Department of Medicine, Baylor College of Medicine, Houston, TX 77030, USA.
Correspondence to: Dr. George E. Taffet, Department of Medicine, Baylor College of Medicine, One Baylor Plaza, Houston, TX 77030, USA. E-mail: email@example.com ; Dr. Anilkumar K. Reddy, Department of Medicine, Baylor College of Medicine, One Baylor Plaza, Houston, TX 77030, USA. E-mail: firstname.lastname@example.org
© The Author(s) 2022. Open Access This article is licensed under a Creative Commons Attribution 4.0 International License (https://creativecommons.org/licenses/by/4.0/), which permits unrestricted use, sharing, adaptation, distribution and reproduction in any medium or format, for any purpose, even commercially, as long as you give appropriate credit to the original author(s) and the source, provide a link to the Creative Commons license, and indicate if changes were made.
Optimal ventriculo-vascular coupling is critical for proper performance of the left ventricle. This depends on the pulsatile (frequency) components of the arterial pressure/flow reflected from the periphery to arrive at the aortic root after the aortic valve closes. Optimal coupling occurs when the young and normal aorta/arterial wall primary components (i.e., collagen, elastin, and smooth muscle) work efficiently. However, with age or disease (atherosclerosis, hypertension, etc.), the wall structure can be modified, decreasing aortic compliance (increasing aortic stiffness). As the stiffer aorta is distended by the bolus of blood ejected from the left ventricle, a higher pressure results. Additionally, the increased aortic stiffness may lead to the arrival of reflected waves from the periphery before the aortic valve closes, further increasing the load on the heart. Thus, aortic stiffness is an important risk factor for cardiovascular morbidity and mortality.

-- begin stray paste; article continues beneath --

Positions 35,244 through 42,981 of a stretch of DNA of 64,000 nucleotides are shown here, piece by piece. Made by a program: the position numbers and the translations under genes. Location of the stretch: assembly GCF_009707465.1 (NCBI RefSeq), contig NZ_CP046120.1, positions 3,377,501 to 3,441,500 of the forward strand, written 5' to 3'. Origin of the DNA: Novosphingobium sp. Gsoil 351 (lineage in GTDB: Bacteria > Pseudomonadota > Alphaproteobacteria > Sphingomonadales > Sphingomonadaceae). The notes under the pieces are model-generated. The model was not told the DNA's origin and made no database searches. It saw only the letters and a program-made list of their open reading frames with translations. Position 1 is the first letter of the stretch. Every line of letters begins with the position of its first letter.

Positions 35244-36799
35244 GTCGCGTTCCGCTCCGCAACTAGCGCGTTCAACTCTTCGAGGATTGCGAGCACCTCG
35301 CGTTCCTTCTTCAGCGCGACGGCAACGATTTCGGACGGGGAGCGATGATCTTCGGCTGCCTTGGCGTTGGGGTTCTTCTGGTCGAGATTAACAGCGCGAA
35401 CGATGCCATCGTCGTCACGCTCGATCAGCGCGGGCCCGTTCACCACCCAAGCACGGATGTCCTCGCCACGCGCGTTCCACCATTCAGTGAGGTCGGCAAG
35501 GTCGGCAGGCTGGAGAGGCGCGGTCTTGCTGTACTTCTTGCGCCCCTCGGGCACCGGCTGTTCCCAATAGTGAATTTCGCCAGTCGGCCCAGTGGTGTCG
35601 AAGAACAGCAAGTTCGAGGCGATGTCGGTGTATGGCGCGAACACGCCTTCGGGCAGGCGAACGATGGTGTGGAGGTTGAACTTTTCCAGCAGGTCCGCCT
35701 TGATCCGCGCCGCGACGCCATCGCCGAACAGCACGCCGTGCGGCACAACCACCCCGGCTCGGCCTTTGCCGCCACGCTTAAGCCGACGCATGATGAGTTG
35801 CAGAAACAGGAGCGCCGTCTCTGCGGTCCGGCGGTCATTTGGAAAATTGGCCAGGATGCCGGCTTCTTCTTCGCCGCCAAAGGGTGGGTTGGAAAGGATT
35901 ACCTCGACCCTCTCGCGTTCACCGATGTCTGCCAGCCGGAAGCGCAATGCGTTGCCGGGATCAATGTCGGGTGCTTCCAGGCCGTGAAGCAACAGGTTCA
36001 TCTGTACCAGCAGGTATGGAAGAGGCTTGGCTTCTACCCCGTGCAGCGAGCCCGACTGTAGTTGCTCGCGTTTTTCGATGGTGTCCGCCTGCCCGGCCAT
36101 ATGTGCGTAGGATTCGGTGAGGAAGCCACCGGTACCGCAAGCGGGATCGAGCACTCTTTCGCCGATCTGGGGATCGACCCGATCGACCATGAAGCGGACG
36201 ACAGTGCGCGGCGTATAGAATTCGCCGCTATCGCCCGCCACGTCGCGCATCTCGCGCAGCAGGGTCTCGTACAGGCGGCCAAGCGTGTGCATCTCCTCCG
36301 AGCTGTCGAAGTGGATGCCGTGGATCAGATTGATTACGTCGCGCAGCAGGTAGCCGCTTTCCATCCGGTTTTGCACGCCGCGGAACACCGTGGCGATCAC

There are multiple ways to measure aortic stiffness; pulse wave velocity (PWV) is one such measure. PWV is defined as the ratio of “the distance between two aortic/arterial sites (D)” to “the difference in arrival times of the foot of the upstroke of pressure or flow velocity at the sites (foot-to-foot timing, PTT)” or PWV = D/PTT. In humans, PWV is estimated using Doppler blood flow velocity waveforms at carotid and femoral arterial sites (cfPWV). As described below, cfPWV is not straightforward, and its acceptance as a clinical measure has been slow. Methods to estimate PWV (ePWV) using age and mean arterial blood pressure as presented and analyzed by Heffernan et al. are a promising surrogate. The relationship between PWV and age and PWV and mean blood pressure are discussed here.
The relationship between aging and arterial stiffness was described in the 1920s by Bramwell and Hill. They reported that carotid-to-radial PWV increased with age in normal individuals from 4.7 m/s at 6 years of age to 8.5 m/s at 66 years of age, exhibiting a curvilinear relationship. They noted that this relationship might not be valid under pathological conditions. Decades later, numerous studies confirmed that PWV increases with age, consistent with the arteries becoming stiffer[3-8]. These studies used different methods and different sites to measure PWV, including ascending aortic, aortic-femoral[4-6], brachial-radial and femoral-ankle, carotid-femoral[6-8], and carotid-radial sites. Some studies reported a linear relationship between PWV and age[3-6]; others reported non-linear relationships[7,8] where PWV increased to an even greater extent beyond 50 years of age. Additionally, differences between age-associated stiffening of the aorta and stiffening in peripheral arteries were recognized.